A Mountain Top Removal Mine, using a Dragline to remove overburden and mine coal. This particular mine took a very steep mountain, sliced the top off, creating a flat area, where after mining a school was built on the site, and is still being utilized. This was one school located in mountainous East Kentucky that did not ever have to worry about flooding!
Is this a good way to remedy land use problems? No requirement that owner use the damage award to remedy the problem See notes after Groves...
Rest. 2d. § 348(2) (2) If a breach results in defective or unfinished construction and the loss in value to the injured party is not proved with sufficient certainty, he may recover damages based on. (a) the diminution in the market price of the property caused by the breach, or (b) the reasonable cost of completing performance or of remedying the defects if that cost is not clearly disproportionate to the probable loss in value to him.
Rest. - comment Damages based on the cost to remedy the defects would then give the injured party a recovery greatly in excess of the loss in value to him and result in a substantial windfall. Such an award will not be made. It is sometimes said that the award would involve “economic waste,” but this is a misleading expression since an injured party will not, even if awarded an excessive amount of damages, usually pay to have the defects remedied if to do so will cost him more than the resulting increase in value to him.
Why lower damages here? 1.Naturally arising? 2.In contemplation of both parties?
§ 351. Unforeseeability And Related Limitations On Damages (1) Damages are not recoverable for loss that the party in breach did not have reason to foresee as a probable result of the breach when the contract was made. (2) Loss may be foreseeable as a probable result of a breach because it follows from the breach (a) in the ordinary course of events, or (b) as a result of special circumstances, beyond the ordinary course of events, that the party in breach had reason to know.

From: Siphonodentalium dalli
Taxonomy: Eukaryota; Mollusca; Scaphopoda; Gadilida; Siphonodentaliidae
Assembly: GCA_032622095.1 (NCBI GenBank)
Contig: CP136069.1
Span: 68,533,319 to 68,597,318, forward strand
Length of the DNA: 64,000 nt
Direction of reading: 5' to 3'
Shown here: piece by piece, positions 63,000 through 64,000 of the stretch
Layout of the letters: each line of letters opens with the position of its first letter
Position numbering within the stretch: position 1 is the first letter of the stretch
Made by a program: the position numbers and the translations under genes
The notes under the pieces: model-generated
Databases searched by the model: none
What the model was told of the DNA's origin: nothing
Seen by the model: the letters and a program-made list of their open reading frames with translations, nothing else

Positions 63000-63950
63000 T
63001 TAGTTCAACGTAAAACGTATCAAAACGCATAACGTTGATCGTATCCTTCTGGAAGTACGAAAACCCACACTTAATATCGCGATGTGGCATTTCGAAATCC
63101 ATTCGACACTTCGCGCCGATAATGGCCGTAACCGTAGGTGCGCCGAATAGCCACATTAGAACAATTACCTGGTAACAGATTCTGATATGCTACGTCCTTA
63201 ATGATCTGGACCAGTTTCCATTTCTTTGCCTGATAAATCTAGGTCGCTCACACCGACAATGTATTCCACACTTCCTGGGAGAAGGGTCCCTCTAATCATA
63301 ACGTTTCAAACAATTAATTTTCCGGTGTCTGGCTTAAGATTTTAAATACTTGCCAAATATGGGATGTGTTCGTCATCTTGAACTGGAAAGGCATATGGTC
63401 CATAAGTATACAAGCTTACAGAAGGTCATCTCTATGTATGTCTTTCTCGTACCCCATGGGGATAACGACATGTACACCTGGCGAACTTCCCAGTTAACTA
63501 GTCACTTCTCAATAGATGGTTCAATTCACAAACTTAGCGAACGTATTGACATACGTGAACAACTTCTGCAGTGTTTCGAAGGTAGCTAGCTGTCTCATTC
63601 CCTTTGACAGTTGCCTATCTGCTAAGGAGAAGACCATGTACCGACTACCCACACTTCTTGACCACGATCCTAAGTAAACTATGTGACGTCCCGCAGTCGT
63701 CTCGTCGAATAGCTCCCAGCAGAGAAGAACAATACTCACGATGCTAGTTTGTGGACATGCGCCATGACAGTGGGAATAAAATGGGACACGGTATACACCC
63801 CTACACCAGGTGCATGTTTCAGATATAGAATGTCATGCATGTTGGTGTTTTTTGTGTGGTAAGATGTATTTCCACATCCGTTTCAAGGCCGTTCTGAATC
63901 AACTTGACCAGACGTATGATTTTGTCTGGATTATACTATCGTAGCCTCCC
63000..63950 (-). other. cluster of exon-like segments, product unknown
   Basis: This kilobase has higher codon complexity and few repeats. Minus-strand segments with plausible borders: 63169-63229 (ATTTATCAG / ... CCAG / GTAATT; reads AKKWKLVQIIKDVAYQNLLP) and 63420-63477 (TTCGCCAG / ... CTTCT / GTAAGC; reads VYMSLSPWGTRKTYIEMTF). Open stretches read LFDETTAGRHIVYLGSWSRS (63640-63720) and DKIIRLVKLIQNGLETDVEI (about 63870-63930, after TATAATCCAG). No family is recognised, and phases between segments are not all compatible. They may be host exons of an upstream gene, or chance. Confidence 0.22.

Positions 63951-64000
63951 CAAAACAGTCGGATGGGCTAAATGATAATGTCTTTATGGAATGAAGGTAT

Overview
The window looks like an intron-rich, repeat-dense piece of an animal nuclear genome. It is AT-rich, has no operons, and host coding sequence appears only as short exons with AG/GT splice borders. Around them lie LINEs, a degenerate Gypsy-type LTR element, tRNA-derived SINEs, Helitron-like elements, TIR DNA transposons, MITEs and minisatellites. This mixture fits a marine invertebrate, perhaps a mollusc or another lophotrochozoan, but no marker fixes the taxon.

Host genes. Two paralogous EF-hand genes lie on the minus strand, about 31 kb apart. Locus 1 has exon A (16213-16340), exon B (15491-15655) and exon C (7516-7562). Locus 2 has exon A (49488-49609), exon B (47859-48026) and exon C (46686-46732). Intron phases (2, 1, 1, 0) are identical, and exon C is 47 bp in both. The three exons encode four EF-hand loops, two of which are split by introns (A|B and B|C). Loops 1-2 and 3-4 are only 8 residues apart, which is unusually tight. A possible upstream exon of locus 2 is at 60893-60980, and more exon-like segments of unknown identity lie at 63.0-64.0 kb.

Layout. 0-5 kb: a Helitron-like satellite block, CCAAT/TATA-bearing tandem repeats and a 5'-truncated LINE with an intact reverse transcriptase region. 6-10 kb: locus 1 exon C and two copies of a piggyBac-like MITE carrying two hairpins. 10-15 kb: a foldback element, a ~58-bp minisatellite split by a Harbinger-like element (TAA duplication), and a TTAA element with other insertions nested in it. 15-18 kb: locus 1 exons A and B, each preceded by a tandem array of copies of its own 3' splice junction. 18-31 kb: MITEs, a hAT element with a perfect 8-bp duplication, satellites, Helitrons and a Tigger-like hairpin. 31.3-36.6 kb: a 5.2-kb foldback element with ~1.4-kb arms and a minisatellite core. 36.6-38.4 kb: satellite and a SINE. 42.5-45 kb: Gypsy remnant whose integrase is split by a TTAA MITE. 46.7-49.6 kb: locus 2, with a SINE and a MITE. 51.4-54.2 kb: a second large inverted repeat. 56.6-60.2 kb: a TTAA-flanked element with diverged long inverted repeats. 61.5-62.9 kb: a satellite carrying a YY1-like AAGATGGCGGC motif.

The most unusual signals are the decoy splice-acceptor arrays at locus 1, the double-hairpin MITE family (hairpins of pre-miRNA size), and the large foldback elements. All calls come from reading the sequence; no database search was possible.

A and B make a written contract under which A is to recondition by a stated date a used machine owned by B so that it will be suitable for sale by B to C. A knows when they make the contract that B has contracted to sell the machine to C but knows nothing of the terms of B's contract with C. Because A delays in returning the machine to B, B is unable to sell it to C and loses the profit that he would have made on that sale. B's loss of reasonable profit was foreseeable by A as a probable result of the breach at the time the contract was made.
The profit that B would have made under his contract with A was extraordinarily large because C promised to pay an exceptionally high price as a result of a special need for the machine of which A was unaware. A is not liable for B's loss of profit to the extent that it exceeds what would ordinarily result from such a contract. To that extent the loss was not foreseeable by A as a probable result of the breach at the time the contract was made.
No damages for lost appreciation in land close to planned stadium site “not in contemplation of the parties”
“Tacit agreement” test Discredited Do you see why?
R2 351(3) (3) A court may limit damages for foreseeable loss by excluding recovery for loss of profits, by allowing recovery only for loss incurred in reliance, or otherwise if it concludes that in the circumstances justice so requires in order to avoid disproportionate compensation